'I found my husband crying in wet nappies': Widow tells of horror after visiting husband dying from leukaemia in hospital
Andrew Beveridge died in January last year at Victoria Hospital in FifeHis widow said he was left in wet nappies after nurses failed to change themShe added that she also cleaned urine from the floor from a previous patient
16:58 GMT, 7 February 2013
17:20 GMT, 7 February 2013
Andrew Beveridge was admitted three times to Victoria Hospital. He begged his wife not to return him there before he died during his final visit
A widow has condemned the 'horrific' treatment of her husband in an NHS hospital where he was left crying in wet nappies.
Grandfather Andrew Beveridge, 80, who was suffering from leukaemia, was forced to wash in a basin when he was first arrived as the showers were not working.
During his second stay he contracted staphylococcus and septicemia after being put in an open ward.
Conditions were so bad he begged his wife Janet not to make him go back a third time during which he contracted a chest infection and died last month.
Mrs Beveridge, 73, said her sobbing husband was left alone in wet nappies on more than one occasion.
She said: 'Andrew used a sheath so that he didn't have to go to the toilet and they didn't have his size in the hospital.
'I packed some for him but nurses failed to do what they were supposed to and I found him crying in wet nappies on two separate occasions.
'It's the indignity of all these little things that upsets me.'
Mrs Beveridge said she had to clean up another patient's urine in another care failure at Victoria Hospital in Kirkcaldy, Fife.
She said: 'When Andrew was taken into hospital he felt unwell and was told he could lie down on a bed.
'But someone had just got up from the bed and there were bits of food on the table and urine on the floor.
Mr Beveridge's widow said she found him crying in wet nappies on two separate occasions
'A nurse changed the bed but my daughter and I had to clean up the other mess. It wasn't a difficult job but it shouldn't have been us doing it.'
Mrs Beveridge also told how she had to pester staff to perform an X-ray on her husband after noticing that his stomach had become swollen.
She said: 'I was really worried about it and said to one of the nurses but she told me not to worry about it.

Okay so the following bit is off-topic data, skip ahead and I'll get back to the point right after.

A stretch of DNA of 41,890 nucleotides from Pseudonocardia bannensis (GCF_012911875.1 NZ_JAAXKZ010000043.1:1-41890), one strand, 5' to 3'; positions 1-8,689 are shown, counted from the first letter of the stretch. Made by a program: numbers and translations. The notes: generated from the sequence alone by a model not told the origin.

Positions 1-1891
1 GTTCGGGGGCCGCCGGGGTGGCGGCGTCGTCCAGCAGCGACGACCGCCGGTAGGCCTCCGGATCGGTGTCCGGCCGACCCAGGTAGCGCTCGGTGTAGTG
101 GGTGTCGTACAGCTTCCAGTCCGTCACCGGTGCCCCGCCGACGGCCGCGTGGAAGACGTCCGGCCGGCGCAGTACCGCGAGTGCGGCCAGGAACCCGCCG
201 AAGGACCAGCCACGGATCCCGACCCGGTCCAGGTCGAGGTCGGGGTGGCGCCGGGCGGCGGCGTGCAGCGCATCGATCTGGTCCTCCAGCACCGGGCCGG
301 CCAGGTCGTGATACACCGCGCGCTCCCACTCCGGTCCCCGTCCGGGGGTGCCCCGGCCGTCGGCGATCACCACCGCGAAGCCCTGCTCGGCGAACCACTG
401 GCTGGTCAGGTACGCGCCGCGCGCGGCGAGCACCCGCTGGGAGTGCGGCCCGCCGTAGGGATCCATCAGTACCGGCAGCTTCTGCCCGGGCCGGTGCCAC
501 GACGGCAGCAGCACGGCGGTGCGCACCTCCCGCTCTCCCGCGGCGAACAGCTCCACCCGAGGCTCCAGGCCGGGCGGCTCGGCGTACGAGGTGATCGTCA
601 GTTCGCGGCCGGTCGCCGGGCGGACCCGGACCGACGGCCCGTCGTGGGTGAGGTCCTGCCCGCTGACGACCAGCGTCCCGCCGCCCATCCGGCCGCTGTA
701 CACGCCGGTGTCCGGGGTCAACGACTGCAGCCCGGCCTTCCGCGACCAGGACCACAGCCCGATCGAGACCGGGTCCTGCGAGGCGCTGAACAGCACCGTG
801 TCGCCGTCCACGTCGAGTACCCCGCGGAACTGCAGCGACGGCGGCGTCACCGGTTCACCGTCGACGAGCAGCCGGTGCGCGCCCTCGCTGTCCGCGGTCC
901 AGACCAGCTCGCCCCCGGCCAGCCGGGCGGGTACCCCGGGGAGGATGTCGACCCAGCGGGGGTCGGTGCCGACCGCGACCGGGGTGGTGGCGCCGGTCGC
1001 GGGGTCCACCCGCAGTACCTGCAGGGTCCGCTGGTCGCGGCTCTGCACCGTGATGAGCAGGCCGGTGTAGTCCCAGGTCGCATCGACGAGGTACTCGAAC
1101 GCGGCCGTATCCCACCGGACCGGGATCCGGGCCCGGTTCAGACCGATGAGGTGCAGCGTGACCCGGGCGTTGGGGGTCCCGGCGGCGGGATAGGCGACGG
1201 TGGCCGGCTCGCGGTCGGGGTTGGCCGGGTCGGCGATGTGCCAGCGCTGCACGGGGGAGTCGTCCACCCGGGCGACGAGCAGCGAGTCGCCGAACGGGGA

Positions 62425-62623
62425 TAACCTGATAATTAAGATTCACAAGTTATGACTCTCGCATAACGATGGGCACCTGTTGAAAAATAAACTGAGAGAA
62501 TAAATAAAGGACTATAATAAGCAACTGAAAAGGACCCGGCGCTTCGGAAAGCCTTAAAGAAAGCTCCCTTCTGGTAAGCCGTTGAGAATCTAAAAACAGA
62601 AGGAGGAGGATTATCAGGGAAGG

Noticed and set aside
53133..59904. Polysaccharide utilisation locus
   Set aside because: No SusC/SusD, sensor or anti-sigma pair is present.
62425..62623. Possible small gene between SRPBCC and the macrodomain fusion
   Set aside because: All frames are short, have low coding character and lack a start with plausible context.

'My sister had the same thing before she died two years ago so I was concerned about it and asked them to do an X-ray.
'I spoke to Andrew later that evening and he told me he had an X-ray.'
It was the last conversation Janet had with her husband who died in the early hours of January 12.
Janet said the indignities continued
after his death when she went to the hospital to collect his belongings
and was told to choose from a number of unmarked brown envelopes.
She said: 'There were carrier bags full of other people's belongings lying on the floor and my daughter was horrified.
'There were no names on any of the envelopes and it was a case of 'take your pick'.
'My husband's expensive Rotary watch was in one of the envelopes and anyone could have taken it.'
When daughter Elaine noticed her father's rings were missing from the envelope she was told they were probably still on his body and they would have to wait two hours until the mortuary opened.
Janet said: 'I know that it was his time but it shouldn't have been the way it was.
'I'm having a meeting with NHS Fife but I don't know what will happen. I expect they will have their excuses ready. I'm just hoping that no other patients have to go through what we have.
'For a whole year, it was just one catastrophe after another and the same things have been happening to other people in the area.
'It's so frustrating. Nothing will bring Andrew back but someone has to try to do something because it isn't good enough.'
NHS Fife confirmed the family had been in touch and a spokeswoman added: 'Once we receive the details of their concerns we will investigate the issues raised.'
NHS Fife confirmed Mr Beveridge's family had been in touch about his treatment at Victoria Hospital